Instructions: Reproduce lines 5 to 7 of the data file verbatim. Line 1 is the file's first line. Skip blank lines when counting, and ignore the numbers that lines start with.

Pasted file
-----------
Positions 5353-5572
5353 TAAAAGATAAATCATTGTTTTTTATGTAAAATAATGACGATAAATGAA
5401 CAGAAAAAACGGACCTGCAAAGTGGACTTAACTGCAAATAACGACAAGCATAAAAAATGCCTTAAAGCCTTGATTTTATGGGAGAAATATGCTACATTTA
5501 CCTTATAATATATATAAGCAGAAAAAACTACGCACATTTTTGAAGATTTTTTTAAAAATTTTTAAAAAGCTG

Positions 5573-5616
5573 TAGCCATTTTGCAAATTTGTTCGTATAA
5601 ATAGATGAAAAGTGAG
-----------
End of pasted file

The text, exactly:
Positions 5573-5616
5573 TAGCCATTTTGCAAATTTGTTCGTATAA
5601 ATAGATGAAAAGTGAG